What does Harry say?
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I have the same set up you're describing and it's working very well. It does however, require a little patience anytime I make changes or even move the thing. As I recall you have the new drive belt as well. It takes some trial and error to get the height right but with the mini feet especially you should be able to make it work. The drive has to hit the "land" between the groves on the platter but I don't believe it has to be the exact center. Mine is but it just worked out that way. The mini feet give you quite a bit of flexibility in height adjustment but if needed you can also set them on risers of sufficient thickness. My table sits on a Critical Mass Systems platform with their spacers under the feet. I also had some aluminum spacers made to size to try with materials from McMaster-Carr. The peripheral ring clamp also needs room to spin above the rim drive so it takes a little tweaking.
If I had to guess about your speed issue I would say the contact pressure is too high. It's very important to have the lightest contact pressure that still allows smooth start up. This sounds simple in theory but in pratice can take as much patience as cartridge alignment. When you're at the right pressure, the super platter will continue to spin a couple turns on shut off after the drive is still. This also allows the platter to spin faster( much faster then with the belts in my case) Don't abandon the replacement feet due to height issues. You can work it out. After all this seems in order, I find the drive really needs about 6 hours of run in time at the least for speed stability to settle in. Finnicky to be sure, but when dialed in it's hard to beat.
59.10 right now on 33 1/3. That can change slightly each day depending on what I see on my KAB strobe. I'm not really into 45s currently so I can't tell you on that. At a light enough contact pressure it runs nearly silently and speed stability is now dead on. Initially I noticed an oscillation of the strobe's numbers back and forth. It's hard to move this heavy motor assembly in small enough increments to hit the right pressure but once you do I think it will be obvious. The new more tacky belt allows better grip at a lighter pressure in my opinion. Fractions of a millimeter make a big difference.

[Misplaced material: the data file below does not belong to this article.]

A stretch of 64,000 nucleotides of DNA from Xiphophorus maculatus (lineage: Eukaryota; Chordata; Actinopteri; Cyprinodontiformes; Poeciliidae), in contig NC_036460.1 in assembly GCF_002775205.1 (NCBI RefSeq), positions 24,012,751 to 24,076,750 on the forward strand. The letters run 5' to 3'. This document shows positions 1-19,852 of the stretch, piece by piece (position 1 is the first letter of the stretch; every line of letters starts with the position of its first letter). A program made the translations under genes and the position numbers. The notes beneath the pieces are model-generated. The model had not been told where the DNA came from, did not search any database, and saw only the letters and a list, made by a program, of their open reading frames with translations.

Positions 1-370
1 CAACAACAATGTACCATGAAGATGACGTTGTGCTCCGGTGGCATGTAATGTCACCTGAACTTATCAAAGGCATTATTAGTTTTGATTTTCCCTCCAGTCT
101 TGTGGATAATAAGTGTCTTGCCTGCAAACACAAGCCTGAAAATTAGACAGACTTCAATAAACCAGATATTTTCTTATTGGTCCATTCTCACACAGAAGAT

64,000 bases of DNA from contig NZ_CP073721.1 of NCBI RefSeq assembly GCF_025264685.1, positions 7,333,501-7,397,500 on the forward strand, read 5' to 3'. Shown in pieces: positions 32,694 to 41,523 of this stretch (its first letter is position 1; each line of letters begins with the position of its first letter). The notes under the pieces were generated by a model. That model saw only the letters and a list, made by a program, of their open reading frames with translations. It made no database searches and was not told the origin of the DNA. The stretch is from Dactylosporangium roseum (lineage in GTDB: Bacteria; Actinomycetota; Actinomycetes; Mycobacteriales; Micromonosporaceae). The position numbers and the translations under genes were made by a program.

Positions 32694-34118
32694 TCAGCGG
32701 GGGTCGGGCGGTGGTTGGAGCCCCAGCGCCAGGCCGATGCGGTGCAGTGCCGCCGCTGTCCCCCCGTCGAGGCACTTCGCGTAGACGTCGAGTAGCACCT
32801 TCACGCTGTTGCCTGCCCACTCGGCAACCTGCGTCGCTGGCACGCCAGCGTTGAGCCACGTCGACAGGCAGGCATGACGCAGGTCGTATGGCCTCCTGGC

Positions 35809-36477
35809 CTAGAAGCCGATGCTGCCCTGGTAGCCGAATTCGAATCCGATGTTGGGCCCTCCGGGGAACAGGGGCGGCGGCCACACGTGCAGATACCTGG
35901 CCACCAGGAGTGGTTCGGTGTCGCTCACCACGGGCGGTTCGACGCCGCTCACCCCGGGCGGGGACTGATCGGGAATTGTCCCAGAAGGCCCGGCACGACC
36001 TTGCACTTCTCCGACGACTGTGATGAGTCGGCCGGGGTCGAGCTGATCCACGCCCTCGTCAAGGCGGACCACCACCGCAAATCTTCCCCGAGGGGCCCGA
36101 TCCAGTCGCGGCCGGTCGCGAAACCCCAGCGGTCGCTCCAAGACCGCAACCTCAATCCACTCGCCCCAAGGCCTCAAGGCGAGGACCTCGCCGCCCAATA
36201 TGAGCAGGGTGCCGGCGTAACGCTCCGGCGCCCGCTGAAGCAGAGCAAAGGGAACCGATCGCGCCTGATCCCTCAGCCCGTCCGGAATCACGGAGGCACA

I just bought a Super Platter for my Scoutmaster and it didn't come with any instructions (I'm sure that helped keep the cost down....)
Can anyone guide me through it? It came with:
- a belt (that mentions a bunch of models including the Scout, but not the Scoutmaster)
- a large bolt
- a couple thick black washers and a thinner silver one.
Thanks in advance!
It's been a while(1 1/2 years or so)but that sounds right to me. I just changed the bearing and as I recall just used one large steel washer. The heavy platter just slid onto the bearing after that(it was pre-greased). It's probably the easiest(along with the mini-feet) of their upgrades to implement and also one of the most worthwhile(along with the rim drive which requires more effort and patience).
If you still have the cones, they don't work too well with the rim drive. As you adjust the cones, they get wobbly. In order to get it right, you need the mini feet. These are easily adjustable, so that you can get the large drive wheel in a band on the side of the heavy platter...as opposed to the grooves. As these feet are adjusted, they maintain the necessary solidity for the rim drive which is touchy, but certainly worth the effort.